Signed up for a marathon that you can’t back out of? Planning your first road-race? The secret to success is in progressive running. Keep track of the distance and time you’re comfortable running, and every week aim to up the distance by a few metres or a mile. The increments may seem small at first, but they accumulate to distances you never believed possible. Make a plan and stick to it. It’s the best way to track progress and get event-ready – just ensure you give yourself enough time to train. Some marathon runners begin training 6-8 months in advance.
Run on plants
A fundamental aspect to being a successful runner begins before you even lace up your trainers. It is absolutely essential that you get the right nutrition to both fuel your body during your run and help aid faster, healthy recovery post-training. Being vegan lends itself perfectly to athleticism. You only have to take a look at marathon runners such as Fiona Oakes, and ultramarathon runners Brendan Brazier and Scott Jurek, who display incredible fitness and success in distance running events by following their wholesome vegan lifestyles. With a few tweaks and extra helpings of certain food groups to energise your body, below are some useful guidelines to help enhance your training and get the most from your runs.
20-25 minute run: Exercising on an empty stomach, such as first thing in the morning, is totally acceptable for this shorter period of time. If trying to shift a few extra pounds is the goal, try running first thing in the morning after a pint of warm water with lemon juice. The vitamin C boosts antioxidant levels and helps protect against muscle damage, while studies have shown fasted runs burn the most fat.
25-45 minute run: Opt for fast-releasing carbohydrate sources like bananas, dates or a medium smoothie. The glycogen in the fruits and vegetables provides readily available energy for muscle contraction – helping keep weakness at bay. Don’t opt for fibre-rich foods, as these can slow you down as blood and energy is diverted from your muscles to your digestive system.
A typical pre-run snack for me is 3 medjool dates dipped in (more like enrobed in) peanut or almond butter.
45 minutes and longer: First race? No problem! Make sure you have a good meal before the run – usually involving a source of both fast and slow releasing carbohydrates. Oatmeal or overnight oats, nuts and dried fruit are a perfect combination, alongside a coffee for some additional energy and a fruit juice. This keeps you going for about an hour of exercise. Any longer and I’d advise keeping easy-carry snacks like dates, juices and coconut water on hand to maintain energy.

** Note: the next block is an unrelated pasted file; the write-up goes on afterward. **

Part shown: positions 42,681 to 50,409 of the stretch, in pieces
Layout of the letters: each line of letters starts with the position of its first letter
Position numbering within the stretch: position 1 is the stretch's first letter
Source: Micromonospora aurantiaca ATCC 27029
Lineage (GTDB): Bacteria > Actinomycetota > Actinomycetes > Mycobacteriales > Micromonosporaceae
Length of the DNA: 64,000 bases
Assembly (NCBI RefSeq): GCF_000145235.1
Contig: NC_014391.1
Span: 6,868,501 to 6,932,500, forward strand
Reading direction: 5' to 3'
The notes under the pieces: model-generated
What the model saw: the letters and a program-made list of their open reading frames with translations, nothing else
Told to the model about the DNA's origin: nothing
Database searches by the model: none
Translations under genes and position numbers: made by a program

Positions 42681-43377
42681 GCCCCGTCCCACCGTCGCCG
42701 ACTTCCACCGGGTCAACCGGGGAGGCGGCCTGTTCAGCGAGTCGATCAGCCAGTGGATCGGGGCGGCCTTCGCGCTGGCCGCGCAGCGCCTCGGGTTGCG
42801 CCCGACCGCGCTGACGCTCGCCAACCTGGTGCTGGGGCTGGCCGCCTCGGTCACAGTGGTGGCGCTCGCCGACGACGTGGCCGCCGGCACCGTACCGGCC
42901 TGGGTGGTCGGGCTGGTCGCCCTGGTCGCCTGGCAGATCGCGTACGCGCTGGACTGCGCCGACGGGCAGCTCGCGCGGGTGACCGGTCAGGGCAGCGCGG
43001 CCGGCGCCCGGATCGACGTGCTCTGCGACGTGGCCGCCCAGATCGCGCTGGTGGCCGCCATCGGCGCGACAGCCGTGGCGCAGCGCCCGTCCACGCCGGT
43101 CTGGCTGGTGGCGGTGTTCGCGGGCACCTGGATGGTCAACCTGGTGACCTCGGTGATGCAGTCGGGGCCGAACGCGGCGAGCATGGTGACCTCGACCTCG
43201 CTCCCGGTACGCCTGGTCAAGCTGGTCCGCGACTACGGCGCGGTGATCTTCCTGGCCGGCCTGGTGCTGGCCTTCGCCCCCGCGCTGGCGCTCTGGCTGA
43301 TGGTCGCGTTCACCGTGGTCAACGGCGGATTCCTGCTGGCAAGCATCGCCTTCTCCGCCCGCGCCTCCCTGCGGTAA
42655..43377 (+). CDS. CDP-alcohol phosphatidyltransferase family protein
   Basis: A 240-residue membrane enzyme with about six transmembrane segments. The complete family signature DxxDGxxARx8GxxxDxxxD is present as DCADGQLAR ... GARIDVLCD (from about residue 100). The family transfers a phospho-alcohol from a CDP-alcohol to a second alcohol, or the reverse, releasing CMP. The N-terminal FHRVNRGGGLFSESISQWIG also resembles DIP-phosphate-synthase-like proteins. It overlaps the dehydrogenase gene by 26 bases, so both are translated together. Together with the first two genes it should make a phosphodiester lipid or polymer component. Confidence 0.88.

Recover with carbohydrates
There is a window of around 30-40 minutes post-workout where you need nutritional recovery. The body’s muscular glycogen levels are depleted and need topping up. Keep it healthy by eating carbohydrate in wholefood form – toast with nut butters, homemade granola bars and grain-rich salads.
Boost your antioxidants
Despite running being extremely healthy, the increased stress on your body during exercise creates a surge in free-radical oxidative stress. Protect against this naturally by upping your intake of bright coloured fruit and veg, paying particular attention to the red and purple families – as these have the highest and most potent antioxidant levels.
Replace your calories
Making sure you consume enough calories to replace those burnt off during exercise is of vital importance to maintain health. While losing body fat occurs more easily, you should ensure muscle mass is maintained by increasing your calories consumed on training days to compensate. Add in a natural protein shake or extra snack, and sub in a few additional sources of healthy fats, such as avocados and nuts. These omega-rich foods help protect your joints and provide additional calories.
Keep up the calcium
Maintain healthy bones and prevent injury by topping up your diet with extra sources of calcium. Fermented tofu, fortified nut milks, almonds, tahini, chia seeds, spinach, kale and dried fruits all pack a calcium punch.
Run yourself app-y
One of my favourite ways to keep a track of my progress is to have a running app on my phone. You can find many different training and running apps on the market, ranging from the basic route-trackers and timers to those that synchronise with a fitness tracker to monitor your heart-rate, exertion and calorific burn. I highly recommend these to anyone serious about training, or just wanting to progress further. It’s something of a small pleasure in my life to see my BP time improve first thing on a Monday morning – after that I’m ready to take on the world.
Wake up, lace up
The great news is that there are many types of vegan-friendly running shoes and training gear to choose from. PETA-approved trainer brands include Brooks, Newton and Mizuno. So there is no excuse! Even if you start by running for 5 minutes a day, everyone starts their journey somewhere. Take it from a previously running-adverse woman, the chase to become fit is truly a thrill.
Wondering what to eat to help fuel your workouts? Check out our vegan workout nutrition guide!